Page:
• [0061]
    Sensors 140. In addition, low cost detectors 140 for environmental parameters (humidity, angle, temperature) and activity parameters (acceleration and jogs) and an on-board GPS (global positioning system) sensor may be easily added to the security tag 150 as needed. With the addition of internal memory 182 such as a data storage device, data associated with these detectors 140 may be logged over time and stored in the tag 150 for reading and documenting the history of the laptop 100. More importantly these electronic tags 150 could provide detailed times and dates when any data parameter changed or an action took place. For example, it is possible to identify the location and the precise time when a high-value package, such as the laptop 100, was dropped or moved from its location. The use of a sensor 140 for detecting movement is highly recommended for a security tag 150 that is affixed to the outside of the laptop 100.
  • [0062]
    An advantage of this tag 150 is its ability to transmit to a base station, independent of the base station interrogating the tag 150. This on-demand tag transmission makes it possible for the tag 150 to transmit an alarm signal to the base station when a sensor 140 detects certain conditions, such as the laptop 100 being moved.
  • [0063]
    An optional identification storage element 195 may be included within the security program 190 or operatively connected to the program 190 as shown in FIG. 1. This storage element 195 stores an identification code identifying the portable device 100. The identification code may also optionally identify the organization or project for which the device is being used and/or the device user. The identification code may be hardwired into the storage element 195 or the security program 190 or it may be programmatically inserted as software by the microcontroller 180 after receiving the code signal from a trusted source. This identification code 195 may contain a unique identifier for the device 100 and it may also contain a network identifier.
  • [0064]
    This identifier is required when communicating within the network of portable devices and in particular so that devices can communicate with each other with some degree of certainty that they are communicating with a trusted device. The transceiver 170 is operable to wirelessly transmit the identification code to a requesting entity such as a monitoring station.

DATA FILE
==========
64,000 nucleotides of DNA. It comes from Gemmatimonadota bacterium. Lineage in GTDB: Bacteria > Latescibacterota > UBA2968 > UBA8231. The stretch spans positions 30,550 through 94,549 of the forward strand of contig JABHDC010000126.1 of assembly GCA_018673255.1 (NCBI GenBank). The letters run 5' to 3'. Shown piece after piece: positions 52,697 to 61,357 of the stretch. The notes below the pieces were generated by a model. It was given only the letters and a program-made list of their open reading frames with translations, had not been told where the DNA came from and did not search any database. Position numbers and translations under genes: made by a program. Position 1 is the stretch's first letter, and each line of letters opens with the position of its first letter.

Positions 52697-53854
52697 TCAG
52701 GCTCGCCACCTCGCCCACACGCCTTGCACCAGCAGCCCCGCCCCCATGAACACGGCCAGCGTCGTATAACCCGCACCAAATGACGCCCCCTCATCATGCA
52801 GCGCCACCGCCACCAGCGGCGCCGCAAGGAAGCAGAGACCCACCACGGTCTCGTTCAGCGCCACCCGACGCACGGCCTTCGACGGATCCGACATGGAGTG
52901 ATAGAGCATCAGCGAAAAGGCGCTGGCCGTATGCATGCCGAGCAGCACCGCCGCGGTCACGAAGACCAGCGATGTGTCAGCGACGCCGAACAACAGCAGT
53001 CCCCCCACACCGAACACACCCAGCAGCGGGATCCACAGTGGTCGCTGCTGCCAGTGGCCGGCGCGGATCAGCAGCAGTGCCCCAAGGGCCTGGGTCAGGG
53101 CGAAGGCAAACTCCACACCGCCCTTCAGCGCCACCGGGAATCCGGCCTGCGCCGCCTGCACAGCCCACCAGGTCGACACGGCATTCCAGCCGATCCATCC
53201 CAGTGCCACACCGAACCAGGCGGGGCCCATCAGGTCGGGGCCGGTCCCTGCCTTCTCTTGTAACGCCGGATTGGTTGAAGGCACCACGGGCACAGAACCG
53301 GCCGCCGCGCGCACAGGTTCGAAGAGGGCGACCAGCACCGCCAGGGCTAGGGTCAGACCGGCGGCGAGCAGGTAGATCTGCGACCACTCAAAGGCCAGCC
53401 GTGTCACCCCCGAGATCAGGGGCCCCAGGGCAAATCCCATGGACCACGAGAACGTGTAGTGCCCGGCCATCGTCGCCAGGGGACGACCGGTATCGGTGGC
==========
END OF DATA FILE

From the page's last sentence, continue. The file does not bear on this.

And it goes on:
• [0065]
    Each security tag 150 may have many IDs programmed into its memory. A handheld or a special programming device (a base station) connected to a computer with limited range, sends out a unique ID. The tag 150 has an always-on receiver and reads the transmitted ID, it compares this with the IDs contained in its memory and if it finds a match, transmits a signal containing the transmitted ID back to the transmitter, indicating that it is now fully open to handle communication. The base station may then provide the security tag 150 with one or more unique ID numbers which may simply be a unique tracking number, or other unique ID, as well as any information it may require to function (e.g. instructions to log temperature or physical impacts such as jogs). The tag 150 is also provided with several random numbers stored in its memory that can be used to delay un-solicited transmissions to the base station to minimize likelihood of collisions.
  • [0066]
    A squib device 185 is shown in FIG. 7. A squib 185 in this context is a device for erasing stored data by permanently physically damaging a data storage device using heat. The squib 185, as known to those with knowledge in the art, may be activated by a signal from the microcontroller 180, igniting a pyrotechnic material, thus permanently and irrevocably damaging a memory device. The microcontroller 180 can be programmed to emit this erase signal when a status event occurs. In this context, a status event may be detection that the device 100 is being removed from a secure area or that the device 100 is being moved.
  • [0067]
    Placement of Security Tag.
  • [0068]